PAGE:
February 15, 2019 by John Fernandez and Tanya Racoobian
Fidget Spinners: Help or Hype? (Video)
They’re the latest craze for kids sweeping across the country – fidget spinners. Millions of the three-pronged gadgets with bearings that make them spin are being sold and keeping kids’ — and even some adults’ — hands busy. Their popularity has risen so much that retailers can’t keep them in stock.
(Video: The Baptist Health News Team hears from Tania Diaz-Fernandez, occupational therapist at South Miami Hospital Child Development Center, about fidget spinners. Video by Dylan Kyle)
Fueling sales of the spinners are marketing claims that the devices help ease stress and are even “perfect for attention deficit disorder (ADD), attention deficit hyperactivity disorder (ADHD), anxiety and autism,” according to one of the manufacturers. However, there’s no scientific evidence that proves fidget spinners are helping address these issues.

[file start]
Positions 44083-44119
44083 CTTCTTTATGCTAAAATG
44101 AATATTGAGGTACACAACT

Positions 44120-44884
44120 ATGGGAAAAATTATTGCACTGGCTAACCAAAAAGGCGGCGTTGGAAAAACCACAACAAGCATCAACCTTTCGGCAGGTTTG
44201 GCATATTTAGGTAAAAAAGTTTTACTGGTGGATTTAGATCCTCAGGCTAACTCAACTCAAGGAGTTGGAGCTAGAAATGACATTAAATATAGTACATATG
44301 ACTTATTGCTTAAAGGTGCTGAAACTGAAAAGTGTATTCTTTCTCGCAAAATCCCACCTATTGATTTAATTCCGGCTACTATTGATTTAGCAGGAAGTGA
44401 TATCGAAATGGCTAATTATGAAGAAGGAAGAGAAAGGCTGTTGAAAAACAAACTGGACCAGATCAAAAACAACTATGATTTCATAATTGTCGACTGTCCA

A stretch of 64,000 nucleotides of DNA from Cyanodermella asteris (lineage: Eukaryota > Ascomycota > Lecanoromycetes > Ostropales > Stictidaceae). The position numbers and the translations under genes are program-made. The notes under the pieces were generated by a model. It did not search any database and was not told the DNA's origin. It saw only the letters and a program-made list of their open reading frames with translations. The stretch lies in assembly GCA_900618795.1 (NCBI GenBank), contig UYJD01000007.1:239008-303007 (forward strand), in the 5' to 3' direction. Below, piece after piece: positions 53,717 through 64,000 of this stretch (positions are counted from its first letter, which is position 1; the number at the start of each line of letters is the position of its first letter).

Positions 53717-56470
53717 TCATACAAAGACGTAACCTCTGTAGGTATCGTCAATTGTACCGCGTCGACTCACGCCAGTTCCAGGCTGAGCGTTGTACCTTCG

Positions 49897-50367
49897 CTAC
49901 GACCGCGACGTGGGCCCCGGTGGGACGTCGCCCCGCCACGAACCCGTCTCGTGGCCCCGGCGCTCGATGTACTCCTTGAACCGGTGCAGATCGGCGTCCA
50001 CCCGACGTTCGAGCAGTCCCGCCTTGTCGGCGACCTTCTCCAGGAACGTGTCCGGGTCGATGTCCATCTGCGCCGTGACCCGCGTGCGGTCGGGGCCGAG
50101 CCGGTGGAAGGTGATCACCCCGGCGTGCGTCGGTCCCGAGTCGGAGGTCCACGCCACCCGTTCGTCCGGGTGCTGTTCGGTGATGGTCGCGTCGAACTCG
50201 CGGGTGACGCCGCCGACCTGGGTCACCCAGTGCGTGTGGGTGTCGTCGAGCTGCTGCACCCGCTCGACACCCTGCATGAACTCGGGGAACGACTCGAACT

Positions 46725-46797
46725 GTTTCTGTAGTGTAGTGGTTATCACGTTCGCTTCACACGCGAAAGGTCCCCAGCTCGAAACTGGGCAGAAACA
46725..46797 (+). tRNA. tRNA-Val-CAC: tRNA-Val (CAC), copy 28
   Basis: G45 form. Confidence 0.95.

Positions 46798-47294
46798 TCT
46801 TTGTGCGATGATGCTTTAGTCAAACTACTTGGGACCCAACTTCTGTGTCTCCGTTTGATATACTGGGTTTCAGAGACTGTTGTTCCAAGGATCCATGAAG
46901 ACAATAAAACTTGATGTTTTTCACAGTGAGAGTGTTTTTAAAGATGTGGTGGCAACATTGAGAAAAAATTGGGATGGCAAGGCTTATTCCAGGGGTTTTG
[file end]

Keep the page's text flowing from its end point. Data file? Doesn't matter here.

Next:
“If a child is a real fidgeter, the strategy for finding what tool will help has to be individualized,” said Tania Diaz-Fernandez, an occupational therapist at the South Miami Hospital Child Development Center. “There are some children who can benefit from a fidget spinner to help them focus. But, unfortunately, since so many kids have them now, that one child who needs one may not be able to have it in the classroom.”
Approximately 11 percent of children ages 4 to 17 have ever been diagnosed with ADHD, according to the latest statistics from the U.S. Centers for Disease Control and Prevention (CDC).
In classrooms across the country, many teachers are saying the spinners are more of a distraction than a benefit. A recent survey of 200 of the largest schools in the U.S. found 32 percent of them have banned fidget spinners.
The Baptist Health News Team visited the experts at the South Miami Hospital Child Development Center to learn more. Watch the video now.